Here is an example of an in-text citation for a direct quote:

According to M.J.C. Vile, “The French quite rightly consider Rousseau their greatest political thinker” (207).

Notice that:
The author’s last name (Vile) appears before the quote.
The page number (207) appears after the quote.

If the author’s last name is not known, use the title of the work instead.

If the author of a work is not known, use the title of the work instead. The title should be in quotation marks. If you are citing a entire work, use the title in italics.

Examples of MLA in-text citations

MLA (Modern Language Association) style is most commonly used to write papers and cite sources within the liberal arts and humanities. This resource, updated to reflect the MLA Handbook (8th ed.), offers examples for the general format of MLA research papers, in-text citations, endnotes/footnotes, and the Works Cited page.

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(Vile, 2007, p. 17)

MLA in-text citations provide brief information about a source within the text of a paper. These citations usually correspond to entries in a bibliography or reference list at the end of your paper. In MLA style, in-text citations are placed in parentheses after the quoted, paraphrased, or summarized material.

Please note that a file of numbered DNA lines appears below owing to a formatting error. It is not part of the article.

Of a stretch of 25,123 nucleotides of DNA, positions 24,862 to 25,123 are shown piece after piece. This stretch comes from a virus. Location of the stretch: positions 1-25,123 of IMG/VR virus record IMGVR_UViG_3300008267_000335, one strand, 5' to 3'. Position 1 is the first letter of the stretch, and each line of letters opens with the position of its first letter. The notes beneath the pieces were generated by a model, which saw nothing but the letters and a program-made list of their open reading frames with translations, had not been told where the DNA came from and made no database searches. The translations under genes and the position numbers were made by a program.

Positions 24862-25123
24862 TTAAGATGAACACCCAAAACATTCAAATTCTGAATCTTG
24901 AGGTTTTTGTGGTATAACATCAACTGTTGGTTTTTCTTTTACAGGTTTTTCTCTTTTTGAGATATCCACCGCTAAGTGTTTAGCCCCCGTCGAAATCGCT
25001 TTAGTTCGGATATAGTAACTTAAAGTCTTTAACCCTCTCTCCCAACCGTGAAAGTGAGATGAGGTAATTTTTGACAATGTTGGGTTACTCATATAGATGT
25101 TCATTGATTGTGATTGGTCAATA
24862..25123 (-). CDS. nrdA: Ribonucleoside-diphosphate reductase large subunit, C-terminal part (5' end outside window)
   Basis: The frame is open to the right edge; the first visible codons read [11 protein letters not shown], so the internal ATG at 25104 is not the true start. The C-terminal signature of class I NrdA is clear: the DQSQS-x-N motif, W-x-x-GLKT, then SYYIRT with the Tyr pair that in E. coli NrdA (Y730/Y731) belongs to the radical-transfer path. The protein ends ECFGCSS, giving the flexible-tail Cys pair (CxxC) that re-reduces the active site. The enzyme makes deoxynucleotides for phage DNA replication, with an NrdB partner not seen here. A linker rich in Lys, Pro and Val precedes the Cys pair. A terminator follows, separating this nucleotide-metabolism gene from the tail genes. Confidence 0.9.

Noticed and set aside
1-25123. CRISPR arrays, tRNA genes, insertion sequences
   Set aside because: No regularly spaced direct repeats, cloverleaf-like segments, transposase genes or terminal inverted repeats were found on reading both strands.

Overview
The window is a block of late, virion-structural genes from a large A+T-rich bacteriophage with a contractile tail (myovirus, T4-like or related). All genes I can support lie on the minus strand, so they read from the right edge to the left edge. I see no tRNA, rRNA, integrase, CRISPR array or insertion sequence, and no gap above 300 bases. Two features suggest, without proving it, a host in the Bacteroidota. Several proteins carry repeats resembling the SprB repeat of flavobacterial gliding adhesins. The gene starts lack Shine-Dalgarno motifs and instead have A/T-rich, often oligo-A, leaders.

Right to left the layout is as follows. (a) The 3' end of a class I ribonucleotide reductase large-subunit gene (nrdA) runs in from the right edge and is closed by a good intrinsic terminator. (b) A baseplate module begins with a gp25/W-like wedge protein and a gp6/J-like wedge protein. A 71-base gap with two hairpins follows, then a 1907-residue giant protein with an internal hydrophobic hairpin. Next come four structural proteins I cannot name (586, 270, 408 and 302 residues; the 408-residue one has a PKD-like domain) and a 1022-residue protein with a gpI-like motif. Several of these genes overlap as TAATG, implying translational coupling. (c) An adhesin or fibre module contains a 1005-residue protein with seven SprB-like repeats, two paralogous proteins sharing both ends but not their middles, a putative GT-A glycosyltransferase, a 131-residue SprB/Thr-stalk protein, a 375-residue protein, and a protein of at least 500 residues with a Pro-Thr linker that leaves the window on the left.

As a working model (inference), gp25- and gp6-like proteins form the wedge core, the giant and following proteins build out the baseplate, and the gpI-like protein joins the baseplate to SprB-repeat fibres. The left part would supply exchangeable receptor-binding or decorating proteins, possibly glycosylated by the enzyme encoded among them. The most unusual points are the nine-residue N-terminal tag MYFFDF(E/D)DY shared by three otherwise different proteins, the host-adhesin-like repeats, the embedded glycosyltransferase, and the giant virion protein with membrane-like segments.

Here are some examples of MLA in-text citations:

“In his essay ‘The American Scholar,’ Emerson writes . . .” (Vile, 2007, p. 17)

Vile suggests that “quotation marks should be used sparingly” (2007, p. 17).

(Citing Sources, 2017)

There are various ways to format in-text citations in MLA style, depending on the type of source you are referencing.

For instance, if you are referencing a book, you would write:

(Vile, 2007)

If you are referencing a journal article, you would write:

(Smith, 2016)

And if you are referencing a website, you would write:

(“MLA Formatting and Style Guide”, 2017)